Fire trade up in draft, select Hermann Trophy winner Jon Bakero

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USA TODAY

Fire trade up in draft, select Hermann Trophy winner Jon Bakero

After trading down in each of the past two drafts, the roles were reversed for the Fire and general manager Nelson Rodriguez.

The Fire traded up to the No. 5 spot, sending $75,000 of General Allocation Money, $100,000 of Targeted Allocation Money, the Fire’s natural first round pick at No. 15 and a player to be named later to Minnesota. With that pick the Fire took Jon Bakero, an attacking player who won the MAC Hermann Trophy, college’s soccer version of the Heisman Trophy, this fall.

Bakero comes in with a heck of a resume and a background. The Wake Forest forward scored 37 goals and had 26 assists in four years. As a senior he had 16 goals and 14 assists in 23 games.

On top of his college accomplishments, Bakero is the son of Jose Mari Bakero, who played for Barcelona for a decade and played in the 1990 and 1994 World Cups. The Spanish-born player will count as an international on the Fire’s roster, but offseason moves have cleared out international slots. The Fire are up to six internationals on the roster.

Bakero is noted for his technical ability on the ball and his ability to create chances for himself and his teammates. He played as a striker in college, but in coach Veljko Paunovic’s system he could be used as the underneath attacker that Michael de Leeuw played in 2017 before getting hurt. With de Leeuw and Djordje Mihailovic expected to miss at least a few months of the 2018 season, Bakero should have a chance to start right away based on the current roster.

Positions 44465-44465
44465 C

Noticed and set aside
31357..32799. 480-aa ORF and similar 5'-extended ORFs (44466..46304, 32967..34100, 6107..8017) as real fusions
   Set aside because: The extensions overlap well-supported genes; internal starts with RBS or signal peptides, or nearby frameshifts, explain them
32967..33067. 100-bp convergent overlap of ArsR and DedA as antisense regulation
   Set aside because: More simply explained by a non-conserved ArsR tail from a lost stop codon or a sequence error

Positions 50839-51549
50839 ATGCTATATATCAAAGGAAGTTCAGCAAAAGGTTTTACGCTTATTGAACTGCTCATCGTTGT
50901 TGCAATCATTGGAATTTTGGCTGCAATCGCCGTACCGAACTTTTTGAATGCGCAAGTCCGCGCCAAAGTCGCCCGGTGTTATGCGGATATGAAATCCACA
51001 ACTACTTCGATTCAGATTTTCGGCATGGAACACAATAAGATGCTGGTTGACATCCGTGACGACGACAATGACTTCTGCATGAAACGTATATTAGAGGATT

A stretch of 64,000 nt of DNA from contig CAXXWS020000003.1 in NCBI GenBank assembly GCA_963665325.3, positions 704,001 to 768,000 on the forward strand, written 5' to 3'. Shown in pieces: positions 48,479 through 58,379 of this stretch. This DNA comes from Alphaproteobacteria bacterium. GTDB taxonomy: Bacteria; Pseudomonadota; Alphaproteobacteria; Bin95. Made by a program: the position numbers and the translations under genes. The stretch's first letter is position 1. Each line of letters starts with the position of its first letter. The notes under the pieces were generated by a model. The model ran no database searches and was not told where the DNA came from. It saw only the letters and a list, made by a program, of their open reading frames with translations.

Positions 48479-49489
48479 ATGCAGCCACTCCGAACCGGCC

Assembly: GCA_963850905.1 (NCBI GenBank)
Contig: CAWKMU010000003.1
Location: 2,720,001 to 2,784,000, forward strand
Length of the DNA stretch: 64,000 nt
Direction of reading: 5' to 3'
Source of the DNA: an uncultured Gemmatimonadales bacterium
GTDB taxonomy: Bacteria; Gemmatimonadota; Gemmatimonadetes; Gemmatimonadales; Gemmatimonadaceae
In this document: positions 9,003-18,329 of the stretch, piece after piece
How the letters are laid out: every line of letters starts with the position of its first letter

Bakero was named MVP of the combine leading into the draft. Last year the Fire took Daniel Johnson in the first round after Johnson caught some eyes by standing out at the combine.

The player to be named in the trade will be announced after the team reaches out to the player to notify him of the trade.

Meet the Prospects: Evan Skoug

Meet the Prospects: Evan Skoug

The White Sox rebuild is in full swing. While it might still be a year or two before the big league team is expected to start competing for championships, the minor leagues are stocked with highly touted talent fans will be eagerly following in 2018. With that in mind, it's time to Meet the Prospects and get to know the future of the South Side.

Evan Skoug

Skoug, the 22-year-old catcher, was a seventh-round pick of the White Sox in last summer's draft.

A Libertyville native, Skoug played his college ball at TCU, where he and the Horned Frogs made three consecutive College World Series appearances in the last three years. During his final season at TCU, Skoug slashed .272/.378/.544 with a whopping 20 homers and 71 RBIs.

After joining the White Sox organization, Skoug played 21 games with Class A Kannpolis, only picking up 10 hits — but two homers and two triples — in his 76 plate appearances.

As of their most recent rankings, MLB Pipeline had Skoug rated as the No. 24 prospect in the White Sox organization.

Get to know Skoug in the video above.